Francis of Assisi embodies the archetype of Universal Love, of brotherhood, simplicity, and sweetness. He belongs to all of humanity, beyond religions and dogmas, beyond all separations among beings, because each being is necessary and beautiful. Francis loved the infinitely small and the infinitely large. If his memory is so present among us today, it is precisely because of that, of that simple embrace, which encompasses the entire universe. Roberto Barbanti I met Francis of Assisi in the Prayer for Peace, which touched me by it's simplicity, it's obviousness.I didn't know much about him. He spoke to the birds and that was enough to make him my friend. One autumn night, something was triggered in me. A borrowed book, the company of glowing embers and a few words of Francis which sing and which laugh at space and time. Stunned, I discovered the canticle.The Call within. To create a sound universe, where the voice of these words can echo freely. To leave on a voyage with Francis as theme in quest of other words and their music... From the Middle Ages to the third millennium, I followed the thread of this theme, as in a game, with a child's lightness. From Rûmi to Dante, Angèle, Jacopone, Ryokan and Rilke, the thread became a ball, the ball a planet, but it was always the same truth. Beings who dare shed the material and plunge into the universal so as to root themselves in matter and take from it a fragment of freedom that opens their heart. The Love that leaps forth restores to life it's divine dimension. Moments of eternity. The voyage lasted five years. Heart pounding, I give you AMA. Valentina VITALE Author, composer, singer. Italian-Dutch, Valentina Vitale spent her childhood immersed in Italian popular music. She studied musicology at the Sorbonne, song writing at the CNR of Boulogne Billancourt, vocal jazz, composition and arrangement at the CIM and vocal improvisation at the Berklee University School of Music. She has created or is associated with a variety of different jazz ensembles, notably with the Valentina Vitale/Jacques Vigot Quartet and the Amarcorde Quintet, with which she has done numerous concerts (Elysée Montmartre, Latitudes, Beaubourg, Palais Garnier . . .), tours (France, Italy, Syria, Turkey), festivals, galas (EDHEC, ESSEC, ESCE . . .), cruises (on the Rhine, the Orient Express). She has dedicated the last ten years to writing and composition as well as to the teaching of her vocal experience. Instruments of Peace This disk proposes to discover through Francis of Assisi other men who, like him and almost simultaneously, created at different places on the planet, religious movements founded on asceticism, loss of ego, love of the other and especially the will toward peace with the self, with others, with life... Dôgen, Rûmî and others All contemporaries of Francis, founders like him of Orders which are still active and scattered to the four corners of the earth. After a very long history in which mutually ignorant religions fought with each other in the name of a universal truth possessed by each against the error of the other, recent research of historians is finding surprising similarities among the Franciscans and the Zen monks or Dervishes. Numerous points in common exist between the political, economic, social and religious situations in Europe and those of the Far East of the XIIth and XIIIth centuries; a parallel exists between the debasement of the Christian and Buddhist clergy, and the phenomenon of a belief in the end of the world is found among Christians in 1033 and Buddhists in 1052. Thus Dôgen (1200-1253), a pioneer of Mahayana Buddhism, inspired by a universal love, created a mendicant order based on poverty and love of one's neighbor. Since the XIIIth century the 'Brothers Minor' missionaries in China have been aware of a certain relation between their religious practices and those of the Buddhist monks encountered in their travels. The term 'Brothers Minor' derives from 'Brothers Major', a Sufi order founded by Najmuddin Kubra, whose miracles were famous in the East 60 years before the birth of Francis. His portraits show him surrounded by birds and he tamed a fierce dog simply by looking in it's eyes exactly as Francis did with the wolf of Gubbio des 'Fioretti'. Mawlana Rûmî (1207-1273), another contemporary of Francis, a poet like him, founder of the brotherhood of the Dervishes ('poor' in Persian) spoke with frogs and with dogs. The day of his funeral, many people from different communities and nations were present, Jews, Greeks, Arabs, Turks, etc... What are we to think of the Franciscan frock with it's hood and it's great sleeves, which is exactly like that of the Dervishes? Or again of the little known meeting of Francis with the Sultan Malik al-Kamil at Damiette, in the middle of the crusade, after terrible battles, which reflects Francis' desire to join the other beyond hatred and war. What is surprising is that these mystics who raised the search for God to the highest level found each other beyond religious differences. Self-depravation, forgetfulness of self, love of the other, pursuit of peace. These are the most evident of the points in common among these religious communities, which were born in the Middle Ages at different points on the planet and which are still active throughout the world... Francis of Assisi Francis was born in approximately 1182, of a French mother, Dame Pica, and of Bernadone, a rich fabric merchant from Assisi, who often traveled across the France of the troubadours to attend the fairs of Troyes or of Provence. Born rich and privileged, he dreamed of becoming a knight and aided by his father, he joined the war against Perouse, the neighboring city. Taken prisoner, he fell ill and during this long year, there grew in him the sense that he was made for better things. Upon his return to Assisi, he was scarcely twenty, but had lost his taste for parties and wandered alone in and around the churches of the city. ' Francis, go and repair my house which, as you see, has fallen entirely into ruins ' the crucifix in the church of Saint Damien said to him. Taking these words literally, Francis sold some fabrics and a horse belonging to his father to repair the church. But arguments with his father, who reproached him with squandering the family's money to help the poor, became more and more frequent. One angry day, his father pursued him and denounced him to the elders of the city. In the Episcopal court of Assisi, Francis renounced his heritage, divested himself even of the clothes he was wearing so as to owe nothing more to his father and declared that he was making God his father. For two years, he nursed lepers, repaired churches and began to beg from door to door for his food. In 1208, listening to the Gospel, he understood that his way was to follow it literally, into poverty. He discovered his vocation, that of preaching barefoot and penniless. He abandoned his hermit's clothing, fashioned a robe of coarse cloth in the form of a cross, and tied it with a cord. Quickly, men came to join him, and Francis left for Rome with eleven of his brothers to ask the Pope's blessing for this new path for the Church. Some women, called the clarisses, adopted the same style of life, following the first among them, Claire of Assisi, who had accompanied Francis when only a few brothers were with him. Then lay people wanted to follow the evangelical life while remaining in their families and jobs. The three orders of the Franciscans were born: the Brothers, the Clarisses, and the Laics. The community of the Brothers minor has grown and is now almost five thousand in number. In 1211, Francis tried to leave on a mission to Syria, but contrary winds pushed him into Dalmatia. Two years later, he left for Morocco taking the route of Saint James of Compostelle, but illness prevented him from going further. In 1219, he entrusted his community to it's own care and left for Acre where he converted some of the crusaders. At Damiette, he was distressed by the horror of battle and tried, by entering unarmed into the enemy camp, to convert the sultan of Egypt, Malik al-Kamil. Impressed by Francis' faith, the latter invited him to stay with them three days and then had his guards escort him out safe and sound. The news of the martyrdom of five brothers at Morocco and then of troubles in his community brought him back to Italy. In 1221, after having resigned his post as Minister General, he wrote the First Rule. But it was considered insufficiently concise and too encumbered with Biblical citations. He withdrew into the valley of Reiti and dictated to Brother Leon the Second Rule, then he revised it without the Biblically inspired articles and the requirements which were too severe. The rule was approved by Pope Honorius III in November 1223. In the same year, Francis created at Greccio the first Christmas crèche. He withdrew to Alverne and according to the story of three companions, in September 1224, a crucified seraphim descended from the sky and Francis received the stigmata of Christ. He continued to preach while sitting on a donkey. Exhausted, he retired to the environs of Saint Damien and composed the Canticle of Brother Sun. He died shortly afterward at the age of 45. He was canonized two years later.     Avec Instruments de la Paix, Valentina Vitale et Michel MAGAT -auteur et co-auteur avec elle de l'ensemble des compositions ainsi que véritable alter-ego passionné de cet album- nous offrent un travail inspiré, nous faisant témoins de l'accomplissement d'un long parcours musical et poétique don't la richesse et la force étonnent par leur cohérence et simplicité. La source qui a éclairé ce parcours est François d'Assise, le prophète, le poète, personnage au carrefour des cultures, des spiritualités et des êtres qui peuplent notre Mère Terre, probablement le plus significatif de la chrétienté et sûrement un des plus émouvant et beau de l'humanité toute entière. François n'appartient à personne, mais chacun de nous peut s'identifier à lui et, au-delà de toute querelle d'église, de conviction, de foi ou autre, son expérience vécue peut offrir un abri existentiel et humain. Avec la vie de François, Valentina Vitale nous chante la vie toute entière. Elle a su rendre, avec légèreté et profondeur, la complexité et la multiplicité du message du 'Poverello', le 'Petit Pauvre' et reste fidèle à son idée d'authenticité, en réussissant ce pari difficile de fondre sa voix dans la totalité musicale, sans aucune volonté de domination, mais en la présentant tout simplement dans sa force nue. Chaque morceau est un univers à part entière. Un univers musical, linguistique, émotionnel et culturel différent, qui trouve cependant une continuité poétique et spirituelle limpide dans ce voyage métaphorique aux sources de la vie, depuis son éclosion jusqu'aurepliement en soi et le retour à la Terre. C'est ainsi qu'aux résonances des poèmes de François, de Dante et de Jacopone, qui fondent et donnent origine à la poésie italienne toute entière, font écho les vers en persan du grand poète de l'amour mystique, leur contemporain, Djalâl ud-Din Rûmi, la voix éclairée et humble du moine zen japonais Srâmana Ryokan et la sève profonde de la parole de Rainer-Maria Rilke. Tous ces mots, ces mots en italien, en français, en japonais, en anglais, en persan, en latin, en allemand, que Valentina Vitale a recueillis et chantés dans leurs sonorités originelles, trouvent une synthèse libre et juste dans cet idiome inclassable qu'est l'éolien, à découvrir dans l'un des morceau de l'album, 'langue du vent et de l'inénarrable' selon elle, langue du souffle, j'ajouterais, que seulement les oiseaux, les saints et les poètes parlent et comprennent. Une langue qui n'a pas d'autre sens que celui de l'amour, c'est-à-dire tous les sens. On retrouve dans ces compositions, dans la matière sonore de Michel Magat et dans la voix de Valentina Vitale une mosaïque d'univers musicaux et spirituels, de repères et de nuances, qui rendent cet album inclassable. Entre musiques nouvelles et musique savante, musique populaire et musique pop, musique jazz et religieuse, on ouvre ici une nouvelle voie avec des voix nouvelles. Cet album est une réussite qu'il faut saluer avec enthousiasme. Roberto Barbanti (5 Janvier 2003) Italo-hollandaise, Valentina Vitale a baigné toute son enfance dans le chant populaire italien. Elle a étudié la musicologie à la Sorbonne, l'art lyrique au CNR de Boulogne Billancourt, le chant jazz, la composition et l'arrangement au CIM et l'improvisation vocale à la Berklee University School of Music. Après ce sera plusieur années de scéne, de nombreux concerts ou tournées avec différentes formations de Jazz don't notamment le quartet Valentina Vitale/Jacques Vigot ou encore le quintet Amarcorde. Elle rencontre Michel Magat le russe breton autodidacte qui joue et compose seul avec ses 'machines' des musiques visuelles. Elle décide alors de prendre le temps de créer avec lui un univers musical qui lui permette d'exprimer ce qu'elle pressent de sa voix et du role de l'artiste. Instruments de la Paix est donc son premier album d'auteur compositeur interprète, impatiente de remonter sur scène, elle se prépare déja pour des concerts, tout en finnissant l'écriture d'un conte musical pour enfant ...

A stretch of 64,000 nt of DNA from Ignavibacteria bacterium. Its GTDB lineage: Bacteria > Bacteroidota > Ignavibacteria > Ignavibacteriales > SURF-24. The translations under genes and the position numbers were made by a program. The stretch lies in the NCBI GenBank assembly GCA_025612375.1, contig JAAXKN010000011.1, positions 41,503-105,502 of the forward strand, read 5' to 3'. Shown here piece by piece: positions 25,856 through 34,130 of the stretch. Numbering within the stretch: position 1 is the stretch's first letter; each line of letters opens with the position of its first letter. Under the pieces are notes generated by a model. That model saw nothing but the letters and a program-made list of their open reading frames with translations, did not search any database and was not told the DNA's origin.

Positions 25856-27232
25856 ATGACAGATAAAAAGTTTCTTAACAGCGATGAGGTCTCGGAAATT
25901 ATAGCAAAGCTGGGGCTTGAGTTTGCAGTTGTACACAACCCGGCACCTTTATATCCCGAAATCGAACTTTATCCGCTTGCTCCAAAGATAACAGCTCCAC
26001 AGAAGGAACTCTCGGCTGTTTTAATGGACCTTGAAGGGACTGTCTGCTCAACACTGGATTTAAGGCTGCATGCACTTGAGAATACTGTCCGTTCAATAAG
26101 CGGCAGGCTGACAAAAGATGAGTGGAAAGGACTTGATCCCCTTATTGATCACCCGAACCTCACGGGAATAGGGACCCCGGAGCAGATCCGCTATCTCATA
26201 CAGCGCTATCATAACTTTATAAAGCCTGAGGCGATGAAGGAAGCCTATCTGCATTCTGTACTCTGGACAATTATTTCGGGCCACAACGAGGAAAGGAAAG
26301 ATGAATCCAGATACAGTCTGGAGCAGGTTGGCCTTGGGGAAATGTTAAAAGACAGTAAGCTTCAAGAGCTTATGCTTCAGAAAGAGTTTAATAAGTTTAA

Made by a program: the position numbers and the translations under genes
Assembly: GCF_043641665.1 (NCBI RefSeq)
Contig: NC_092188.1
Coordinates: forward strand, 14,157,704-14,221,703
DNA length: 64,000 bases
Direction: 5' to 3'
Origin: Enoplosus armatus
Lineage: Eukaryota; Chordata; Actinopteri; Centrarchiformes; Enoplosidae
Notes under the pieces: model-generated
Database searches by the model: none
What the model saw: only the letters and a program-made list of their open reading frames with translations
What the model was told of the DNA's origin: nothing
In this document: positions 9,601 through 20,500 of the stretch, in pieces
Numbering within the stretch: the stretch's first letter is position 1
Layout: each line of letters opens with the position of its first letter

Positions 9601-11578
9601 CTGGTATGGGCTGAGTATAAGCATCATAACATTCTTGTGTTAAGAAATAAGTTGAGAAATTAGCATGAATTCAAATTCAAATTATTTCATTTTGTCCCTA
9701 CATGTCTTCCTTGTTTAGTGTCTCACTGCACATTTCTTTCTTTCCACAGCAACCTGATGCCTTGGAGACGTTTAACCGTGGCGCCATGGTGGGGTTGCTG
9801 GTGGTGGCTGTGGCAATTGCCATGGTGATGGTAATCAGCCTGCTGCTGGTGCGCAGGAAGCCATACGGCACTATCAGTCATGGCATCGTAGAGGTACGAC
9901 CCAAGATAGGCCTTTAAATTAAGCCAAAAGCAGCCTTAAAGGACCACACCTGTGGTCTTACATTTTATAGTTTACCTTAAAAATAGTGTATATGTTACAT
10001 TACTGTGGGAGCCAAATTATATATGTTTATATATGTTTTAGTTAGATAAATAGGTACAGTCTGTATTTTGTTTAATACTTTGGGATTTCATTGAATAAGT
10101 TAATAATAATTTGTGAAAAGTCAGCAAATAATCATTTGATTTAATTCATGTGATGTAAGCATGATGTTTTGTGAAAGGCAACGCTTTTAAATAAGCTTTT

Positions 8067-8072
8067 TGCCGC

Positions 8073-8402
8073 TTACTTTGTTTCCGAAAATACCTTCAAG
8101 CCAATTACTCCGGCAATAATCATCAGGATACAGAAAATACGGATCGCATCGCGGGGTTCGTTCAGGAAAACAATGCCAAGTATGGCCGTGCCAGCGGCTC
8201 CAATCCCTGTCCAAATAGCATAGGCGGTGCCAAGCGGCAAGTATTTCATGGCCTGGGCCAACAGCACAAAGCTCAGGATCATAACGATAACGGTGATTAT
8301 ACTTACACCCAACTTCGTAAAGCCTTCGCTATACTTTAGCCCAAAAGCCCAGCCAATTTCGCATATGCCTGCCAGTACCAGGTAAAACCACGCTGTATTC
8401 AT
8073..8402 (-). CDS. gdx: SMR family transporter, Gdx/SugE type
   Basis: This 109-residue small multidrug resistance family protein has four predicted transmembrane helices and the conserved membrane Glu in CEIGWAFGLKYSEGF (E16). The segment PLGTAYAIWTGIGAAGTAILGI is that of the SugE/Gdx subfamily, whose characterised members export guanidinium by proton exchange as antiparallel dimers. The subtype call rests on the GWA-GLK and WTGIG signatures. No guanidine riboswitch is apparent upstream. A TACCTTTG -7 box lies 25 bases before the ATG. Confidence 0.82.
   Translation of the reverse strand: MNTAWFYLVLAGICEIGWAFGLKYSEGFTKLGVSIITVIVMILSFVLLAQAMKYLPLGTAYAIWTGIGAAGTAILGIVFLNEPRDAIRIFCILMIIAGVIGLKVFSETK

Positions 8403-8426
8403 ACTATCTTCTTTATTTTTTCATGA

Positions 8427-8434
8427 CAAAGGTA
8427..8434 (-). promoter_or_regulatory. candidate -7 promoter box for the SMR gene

Details

Artist: Valentina Vitale
Title: Instruments de la Paix
Genre: International
Release Date: 4/01/2005
Label: CD Baby
Media Format: CD
UPC: 634479076695
This product is a special order